His next assignment was to avert collapse at Nissan, which was teetering on the brink of bankruptcy when Renault stepped in to rescue it. Arriving in 1999, he cut purchasing costs, shut factories, and eliminated 21,000 jobs, reinvesting the savings in a fleet of new models. The carmaker’s revival made Ghosn a hero in Japan, complete with a manga, or comic series, celebrating his corporate exploits.
As the alliance between Renault and Nissan prospered -- adding Mitsubishi in 2016 – Ghosn became the indispensable man at the center of the complex partnership, and held unusual decision-making powers within the carmakers’ boards.
His term at the helm of Renault wasn’t without challenges, including the 2008 financial crisis -- when car sales plummeted -- an ensuing wave of suicides at the company and a 2011 corporate espionage scandal. In recent years, Ghosn repeatedly clashed with the French state over his pay, which was deemed excessive. He is entitled to an estimated 25 million euros ($28 million) in exit pay, according to CGT union.
Questions over his compensation at Nissan led to his downfall. After a months-long internal investigation that was kept from Renault, the Japanese company alleged that he had understated his income for several years. Nissan also claims that Ghosn misused company funds, including for homes from Brazil to Lebanon, and improperly hired his sister on an advisory contract. Both Nissan and Mitsubishi ousted him as chairman within days of his arrest. Nissan said Thursday it will hold a special shareholder meeting in mid-April to remove Ghosn and Greg Kelly, a longtime aide, as directors.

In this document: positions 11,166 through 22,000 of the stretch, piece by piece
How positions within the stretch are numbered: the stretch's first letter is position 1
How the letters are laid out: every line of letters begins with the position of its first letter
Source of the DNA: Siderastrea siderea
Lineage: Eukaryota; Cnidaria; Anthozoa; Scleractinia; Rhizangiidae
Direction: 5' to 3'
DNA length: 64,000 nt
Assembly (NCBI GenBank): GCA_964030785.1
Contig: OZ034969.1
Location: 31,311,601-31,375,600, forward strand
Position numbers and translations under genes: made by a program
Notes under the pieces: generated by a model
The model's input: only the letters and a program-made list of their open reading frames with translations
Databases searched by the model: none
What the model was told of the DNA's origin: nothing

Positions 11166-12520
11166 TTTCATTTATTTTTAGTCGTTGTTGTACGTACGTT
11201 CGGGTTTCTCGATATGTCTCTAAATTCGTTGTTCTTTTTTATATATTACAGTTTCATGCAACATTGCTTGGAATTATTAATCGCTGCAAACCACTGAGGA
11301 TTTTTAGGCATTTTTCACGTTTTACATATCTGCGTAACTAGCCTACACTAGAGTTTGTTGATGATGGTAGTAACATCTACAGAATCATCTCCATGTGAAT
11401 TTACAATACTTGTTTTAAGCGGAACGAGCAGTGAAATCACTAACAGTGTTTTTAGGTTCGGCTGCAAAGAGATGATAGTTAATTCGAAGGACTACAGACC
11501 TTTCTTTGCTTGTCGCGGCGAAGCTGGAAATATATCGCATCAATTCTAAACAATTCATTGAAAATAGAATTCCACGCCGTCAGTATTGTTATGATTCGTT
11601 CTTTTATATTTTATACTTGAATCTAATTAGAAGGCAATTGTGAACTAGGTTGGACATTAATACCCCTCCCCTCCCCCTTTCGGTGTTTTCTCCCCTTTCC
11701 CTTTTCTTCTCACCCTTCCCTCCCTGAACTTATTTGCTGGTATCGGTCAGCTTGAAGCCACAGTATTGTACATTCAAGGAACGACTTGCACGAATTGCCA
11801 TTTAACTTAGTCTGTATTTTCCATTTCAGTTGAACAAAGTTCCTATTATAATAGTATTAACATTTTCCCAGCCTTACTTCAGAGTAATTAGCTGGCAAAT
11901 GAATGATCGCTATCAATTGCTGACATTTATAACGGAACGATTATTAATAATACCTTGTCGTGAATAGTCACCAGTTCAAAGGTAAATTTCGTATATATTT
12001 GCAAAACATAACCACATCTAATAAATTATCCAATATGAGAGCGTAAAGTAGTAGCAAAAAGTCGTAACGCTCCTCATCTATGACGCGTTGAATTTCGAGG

Ghosn, who has had only had one opportunity to speak publicly since his arrest, told a court hearing on Jan. 8 that he’s innocent and called the accusations “meritless and unsubstantiated.” The judge said Ghosn should remain in detention because of the risk that he could flee or tamper with witnesses or evidence. His lawyers have acknowledged he may stay in custody until his trial, which could be six months away.
Born in Brazil, raised in Lebanon and educated in Paris, Ghosn jetted around the world visiting car plants, meeting ministers and eating and sleeping in the world’s finest restaurants and hotels. Revelations since his arrest have lifted the veil on luxury homes, opulent decor and lavish entertaining, including a 2016 wedding party at Versailles with a Marie Antoinette theme.
He showed little sign of slowing down. Last year he was pushing to take the partnership between Renault and Nissan to the next level, possibly through a full merger. The aim of the effort, which hasn’t come to fruition, was to trim expenses and bulk up enough to weather the industry’s looming challenges--and ensure that the partnership lived on when he retired.
Not that he had any plans to quit working, despite grueling 65-hour workweeks and near constant travel. While he stepped down last year as CEO at Nissan, he held on to that post at Renault. He was also chairman at all three companies and head of their alliance. In a 2017 interview, he predicted he could remain a boardroom fixture as long as Ferdinand Piech, who stayed on as chairman of Volkswagen until after his 78th birthday.
By Ania Nussbaum, Francine Lacqua and Tara Patel